I like to sing when I’m driving, but not singing along with music on radio or iPhone.
I like to sing whatever pops into my head. Sometimes, I harmonise with the engine sound, using it as a drone (love bagpipes) or sing upbeats in response to the downbeats of the indicator. Other times, often triggered by a word, I sing songs from long ago that have somehow managed to embed themselves in my memory. This song was prompted by the word bawbee which is a Scottish word for a halfpenny (pronounced hayp’ny). As is so often the case, I had sung it often as a child without wondering what Coulter’s candy was. And naturally, the translator’s brain wouldn’t let me rest now until I had found out.
Former weaver, Robert Coultart (1832–1880) – the ‘Coulter’ of the song – made and sold his own candy round all the country fairs and markets in the Scottish Borders region. It was an advertising jingle for the aniseed-flavoured confectionery he made. The recipe is no longer known, but the song lived on. Coltart died of a brain tumour, penniless, and was buried in an unmarked (pauper’s) grave in Eastlands Cemetery, in Galashiels.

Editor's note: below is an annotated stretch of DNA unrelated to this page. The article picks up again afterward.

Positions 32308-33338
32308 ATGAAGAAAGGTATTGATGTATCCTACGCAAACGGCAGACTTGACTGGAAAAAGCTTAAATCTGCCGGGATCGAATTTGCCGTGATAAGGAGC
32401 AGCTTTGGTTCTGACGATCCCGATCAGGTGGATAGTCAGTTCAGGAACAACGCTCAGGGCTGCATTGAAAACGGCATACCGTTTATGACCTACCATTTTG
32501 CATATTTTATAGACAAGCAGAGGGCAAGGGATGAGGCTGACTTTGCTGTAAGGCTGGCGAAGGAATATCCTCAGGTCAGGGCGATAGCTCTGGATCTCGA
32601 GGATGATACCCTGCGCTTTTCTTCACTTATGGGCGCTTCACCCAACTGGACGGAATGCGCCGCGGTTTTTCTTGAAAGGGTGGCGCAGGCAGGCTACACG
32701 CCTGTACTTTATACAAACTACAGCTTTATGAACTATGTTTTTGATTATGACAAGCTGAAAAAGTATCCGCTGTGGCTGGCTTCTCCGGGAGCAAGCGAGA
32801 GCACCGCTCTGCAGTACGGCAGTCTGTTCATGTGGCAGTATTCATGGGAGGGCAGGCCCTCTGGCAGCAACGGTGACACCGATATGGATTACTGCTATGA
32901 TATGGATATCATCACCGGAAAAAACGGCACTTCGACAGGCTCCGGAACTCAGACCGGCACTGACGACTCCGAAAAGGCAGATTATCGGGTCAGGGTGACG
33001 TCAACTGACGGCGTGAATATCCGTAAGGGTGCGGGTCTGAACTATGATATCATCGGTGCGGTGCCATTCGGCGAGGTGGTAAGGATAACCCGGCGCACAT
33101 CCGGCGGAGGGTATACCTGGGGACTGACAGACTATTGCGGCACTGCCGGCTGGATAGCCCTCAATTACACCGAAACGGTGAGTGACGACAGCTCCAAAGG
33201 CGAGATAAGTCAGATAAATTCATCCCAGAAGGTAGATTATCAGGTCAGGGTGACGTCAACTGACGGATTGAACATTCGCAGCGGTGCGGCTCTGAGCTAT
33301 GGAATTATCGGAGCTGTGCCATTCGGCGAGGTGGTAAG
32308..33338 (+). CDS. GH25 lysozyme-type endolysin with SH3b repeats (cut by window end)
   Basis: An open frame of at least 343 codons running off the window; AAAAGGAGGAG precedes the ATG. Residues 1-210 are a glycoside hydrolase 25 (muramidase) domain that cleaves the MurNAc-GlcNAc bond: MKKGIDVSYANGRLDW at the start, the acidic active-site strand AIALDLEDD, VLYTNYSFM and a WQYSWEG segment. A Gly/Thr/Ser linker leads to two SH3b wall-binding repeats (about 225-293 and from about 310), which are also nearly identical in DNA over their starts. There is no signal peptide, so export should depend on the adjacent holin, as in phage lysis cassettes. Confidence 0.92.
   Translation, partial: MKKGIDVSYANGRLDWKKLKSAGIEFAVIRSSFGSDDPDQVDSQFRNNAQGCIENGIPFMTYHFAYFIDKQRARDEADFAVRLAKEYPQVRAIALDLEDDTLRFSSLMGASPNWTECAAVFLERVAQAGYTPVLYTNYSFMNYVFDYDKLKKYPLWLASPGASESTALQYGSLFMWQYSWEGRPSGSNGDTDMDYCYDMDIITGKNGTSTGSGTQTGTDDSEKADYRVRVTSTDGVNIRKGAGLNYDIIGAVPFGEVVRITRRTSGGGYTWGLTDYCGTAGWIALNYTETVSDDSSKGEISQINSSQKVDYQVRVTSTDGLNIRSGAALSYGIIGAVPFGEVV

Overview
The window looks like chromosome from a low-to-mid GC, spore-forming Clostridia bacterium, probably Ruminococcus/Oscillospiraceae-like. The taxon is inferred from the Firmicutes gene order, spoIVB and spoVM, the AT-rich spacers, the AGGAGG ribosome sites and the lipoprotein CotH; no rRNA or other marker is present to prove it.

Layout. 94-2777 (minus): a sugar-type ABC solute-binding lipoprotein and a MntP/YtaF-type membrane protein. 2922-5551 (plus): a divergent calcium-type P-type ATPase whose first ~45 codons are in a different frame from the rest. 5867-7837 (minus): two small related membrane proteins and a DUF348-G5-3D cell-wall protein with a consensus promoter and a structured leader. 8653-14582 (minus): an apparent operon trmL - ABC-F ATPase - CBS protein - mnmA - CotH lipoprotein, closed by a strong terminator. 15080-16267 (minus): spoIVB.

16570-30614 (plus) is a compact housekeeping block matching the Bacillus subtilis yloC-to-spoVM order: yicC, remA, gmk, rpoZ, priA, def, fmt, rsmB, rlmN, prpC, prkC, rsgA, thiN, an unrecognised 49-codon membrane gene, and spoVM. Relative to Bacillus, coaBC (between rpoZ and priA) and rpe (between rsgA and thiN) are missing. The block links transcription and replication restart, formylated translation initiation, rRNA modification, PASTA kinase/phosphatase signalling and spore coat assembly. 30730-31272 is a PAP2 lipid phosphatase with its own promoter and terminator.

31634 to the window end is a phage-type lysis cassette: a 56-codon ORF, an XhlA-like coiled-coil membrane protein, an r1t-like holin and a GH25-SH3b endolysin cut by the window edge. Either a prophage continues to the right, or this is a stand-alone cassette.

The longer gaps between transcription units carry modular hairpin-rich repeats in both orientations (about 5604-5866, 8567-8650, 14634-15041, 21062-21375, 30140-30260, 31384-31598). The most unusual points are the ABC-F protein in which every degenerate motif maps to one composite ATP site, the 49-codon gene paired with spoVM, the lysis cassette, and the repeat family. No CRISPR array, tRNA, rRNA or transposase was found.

Lyrics of the only verse I knew and a link to the song:
Ally bally, ally bally bee,
Sittin’ on yer mammy’s knee,
Greetin’ for a wee bawbee,
Tae buy some Coulter’s candy.